Dead Cert?

This week I wasn’t sure whether to write about the Government’s 21 February 2023 response to its consultation on the proposed biodiversity gain regulations or about the Government’s 23 February 2023 action plan for reforms to the nationally significant infrastructure projects process.

But both of these documents, important as they are, are largely self-explanatory – and have been covered in various summaries which are out there. So I ditched those ideas.

Instead I will focus on another interesting recent case, involving one of my favourite buildings (a “megastructure” according to the judge): the Brunswick Centre, Camden.

Lazari Properties 2 Limited v Secretary of State (Lane J, 21 February 2023) is nothing to do with the architecture of the building, but rather the architecture of the planning system itself. Whilst only a preliminary ruling by Lane J as to whether there were arguable grounds of challenge, some interesting practical issues arise as to:

⁃ the need for precision in framing lawful development certificate applications

⁃ the proper interpretation of conditions restricting uses by reference to superseded Use Classes Order descriptions.

The centre “contains 2 linked blocks of 560 flats above a shopping centre with rows of shops at raised ground level. The shops (which include a supermarket) are situated over a basement, which contains car parking, a service area and a cinema. Ramps and steps provide access to the central boulevard from several surrounding streets.

Uses in the building are controlled in part by condition 3 of a planning permission in 2003 for the centre’s refurbishment:

“”Up to a maximum of 40 percent of the retail floorspace, equating to 3386m2 (excluding the supermarket and eye-catcher), is permitted to be used within Use Classes A2 and A3 of the Town and Country Planning (Use Classes) Order 1987, or in any provision equivalent to that Class in any statutory instrument revoking and re-enacting that Order.”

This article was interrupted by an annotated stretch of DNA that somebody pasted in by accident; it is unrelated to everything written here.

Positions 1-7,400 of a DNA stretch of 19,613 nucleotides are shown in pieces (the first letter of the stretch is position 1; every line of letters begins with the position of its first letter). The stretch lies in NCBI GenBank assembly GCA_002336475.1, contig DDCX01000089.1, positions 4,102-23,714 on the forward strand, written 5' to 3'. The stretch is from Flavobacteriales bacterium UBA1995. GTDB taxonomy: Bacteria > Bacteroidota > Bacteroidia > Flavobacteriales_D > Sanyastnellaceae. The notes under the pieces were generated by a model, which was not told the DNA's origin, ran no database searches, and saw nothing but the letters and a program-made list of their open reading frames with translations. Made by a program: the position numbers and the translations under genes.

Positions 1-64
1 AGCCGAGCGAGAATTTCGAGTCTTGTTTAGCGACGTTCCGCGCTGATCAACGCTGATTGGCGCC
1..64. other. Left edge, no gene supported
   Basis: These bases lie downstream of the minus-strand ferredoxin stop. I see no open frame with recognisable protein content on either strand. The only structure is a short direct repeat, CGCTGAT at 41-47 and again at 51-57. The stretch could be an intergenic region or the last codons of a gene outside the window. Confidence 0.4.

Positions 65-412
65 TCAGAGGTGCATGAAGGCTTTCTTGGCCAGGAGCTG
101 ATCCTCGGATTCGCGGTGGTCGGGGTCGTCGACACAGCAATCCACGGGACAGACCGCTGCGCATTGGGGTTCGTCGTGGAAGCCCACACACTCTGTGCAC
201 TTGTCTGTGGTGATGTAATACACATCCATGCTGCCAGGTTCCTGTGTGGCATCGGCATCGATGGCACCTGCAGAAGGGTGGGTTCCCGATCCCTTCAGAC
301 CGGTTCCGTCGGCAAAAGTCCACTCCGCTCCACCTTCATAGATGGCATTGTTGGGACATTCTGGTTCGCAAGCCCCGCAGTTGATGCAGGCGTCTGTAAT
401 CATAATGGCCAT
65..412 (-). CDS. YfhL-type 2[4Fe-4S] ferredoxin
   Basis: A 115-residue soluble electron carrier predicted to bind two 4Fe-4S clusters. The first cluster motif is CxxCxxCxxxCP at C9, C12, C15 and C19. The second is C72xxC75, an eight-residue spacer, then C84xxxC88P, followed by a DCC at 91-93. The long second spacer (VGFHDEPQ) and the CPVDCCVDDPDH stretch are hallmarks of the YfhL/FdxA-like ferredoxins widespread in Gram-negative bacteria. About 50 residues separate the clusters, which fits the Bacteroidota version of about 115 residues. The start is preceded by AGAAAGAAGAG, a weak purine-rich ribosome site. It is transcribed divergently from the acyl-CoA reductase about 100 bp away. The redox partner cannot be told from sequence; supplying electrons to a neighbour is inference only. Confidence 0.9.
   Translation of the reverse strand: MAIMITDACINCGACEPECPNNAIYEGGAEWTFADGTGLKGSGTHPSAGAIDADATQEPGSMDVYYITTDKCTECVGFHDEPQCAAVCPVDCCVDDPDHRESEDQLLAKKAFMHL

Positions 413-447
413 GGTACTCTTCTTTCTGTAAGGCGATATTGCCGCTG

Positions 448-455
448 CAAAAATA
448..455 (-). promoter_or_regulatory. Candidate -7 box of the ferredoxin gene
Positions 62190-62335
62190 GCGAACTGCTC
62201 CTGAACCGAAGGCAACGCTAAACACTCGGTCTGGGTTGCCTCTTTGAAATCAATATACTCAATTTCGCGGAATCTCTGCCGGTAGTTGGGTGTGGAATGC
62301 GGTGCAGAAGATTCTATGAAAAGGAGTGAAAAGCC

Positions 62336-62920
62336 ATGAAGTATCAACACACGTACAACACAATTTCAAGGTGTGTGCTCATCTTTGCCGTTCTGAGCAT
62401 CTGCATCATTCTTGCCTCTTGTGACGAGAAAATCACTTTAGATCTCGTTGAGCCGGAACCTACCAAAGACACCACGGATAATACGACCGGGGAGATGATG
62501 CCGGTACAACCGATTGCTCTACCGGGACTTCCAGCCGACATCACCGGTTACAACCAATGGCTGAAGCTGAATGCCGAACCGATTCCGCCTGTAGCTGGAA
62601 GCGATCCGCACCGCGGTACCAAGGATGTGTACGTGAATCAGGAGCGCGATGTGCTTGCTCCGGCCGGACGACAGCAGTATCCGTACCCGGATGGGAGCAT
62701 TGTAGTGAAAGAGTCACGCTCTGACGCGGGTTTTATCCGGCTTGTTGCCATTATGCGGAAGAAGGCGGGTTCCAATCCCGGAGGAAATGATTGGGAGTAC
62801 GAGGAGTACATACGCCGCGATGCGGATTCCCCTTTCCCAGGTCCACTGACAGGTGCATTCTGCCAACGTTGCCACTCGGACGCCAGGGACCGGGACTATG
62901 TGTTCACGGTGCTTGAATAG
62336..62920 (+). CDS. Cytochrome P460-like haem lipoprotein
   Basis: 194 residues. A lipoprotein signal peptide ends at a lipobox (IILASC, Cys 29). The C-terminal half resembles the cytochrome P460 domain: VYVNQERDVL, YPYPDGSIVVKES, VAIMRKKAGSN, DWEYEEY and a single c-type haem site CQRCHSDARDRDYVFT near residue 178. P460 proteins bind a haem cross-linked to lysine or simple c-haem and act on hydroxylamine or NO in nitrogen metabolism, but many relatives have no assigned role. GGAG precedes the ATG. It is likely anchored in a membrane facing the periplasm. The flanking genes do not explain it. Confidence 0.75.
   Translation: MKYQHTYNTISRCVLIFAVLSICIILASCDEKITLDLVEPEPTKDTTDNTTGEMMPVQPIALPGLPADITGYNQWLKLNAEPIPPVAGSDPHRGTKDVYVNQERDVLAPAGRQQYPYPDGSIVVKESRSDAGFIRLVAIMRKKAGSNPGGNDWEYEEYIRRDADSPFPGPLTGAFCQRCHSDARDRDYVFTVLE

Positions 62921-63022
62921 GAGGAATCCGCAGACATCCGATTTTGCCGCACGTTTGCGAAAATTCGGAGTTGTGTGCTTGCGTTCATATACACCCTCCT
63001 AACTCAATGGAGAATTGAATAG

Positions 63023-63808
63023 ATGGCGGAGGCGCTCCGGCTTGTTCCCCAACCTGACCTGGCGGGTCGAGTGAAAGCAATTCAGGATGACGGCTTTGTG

Old use classes A2 and A3 are now of course subsumed within the new use class E. So, given that retail uses also fall within class E, does that mean that this condition no longer has any effect such that the whole of the retail floorspace can now be used for any purposes falling within class E?

The owner submitted an application to the local planning application for a certificate of lawfulness of existing use or development (“CLEUD”), with a red line around the whole of the centre and with the proposal described as follows:

“Application to certify that the existing use of the Brunswick Shopping Centre within Class E and without compliance with Condition 3 of Planning Permission: PSX0104561 is lawful”.

Uh oh. I wrote about the perils and constraints of CLEUDs and CLOPUDs (certificates of lawfulness of proposed use or development) in my 12 June 2021 blog post I’m Sorry I Haven’t A CLEUD.

Quite aside from the legal question arising as to whether the references to classes A2 and A3 in the condition should now be read as references to class E, was the description of the existing use sufficiently precise?

The London Borough of Camden didn’t determine the application within the statutory period and the owner appealed. The inspector dismissed the appeal in a decision letter dated 27 July 2022:

⁃ the reference to use class E was not a sufficiently precise description of the existing uses of the units within the centre. Whilst the owner’s objective was clearly to establish that class E use of any of the units would not be in breach of the condition, that was not the role of lawful development certificates: “It is a long established principle that LDCs enable owners and others to ascertain whether specific uses, operations or other activities are or would be lawful. They do not enable anyone to ask the general question, “what is or would be lawful?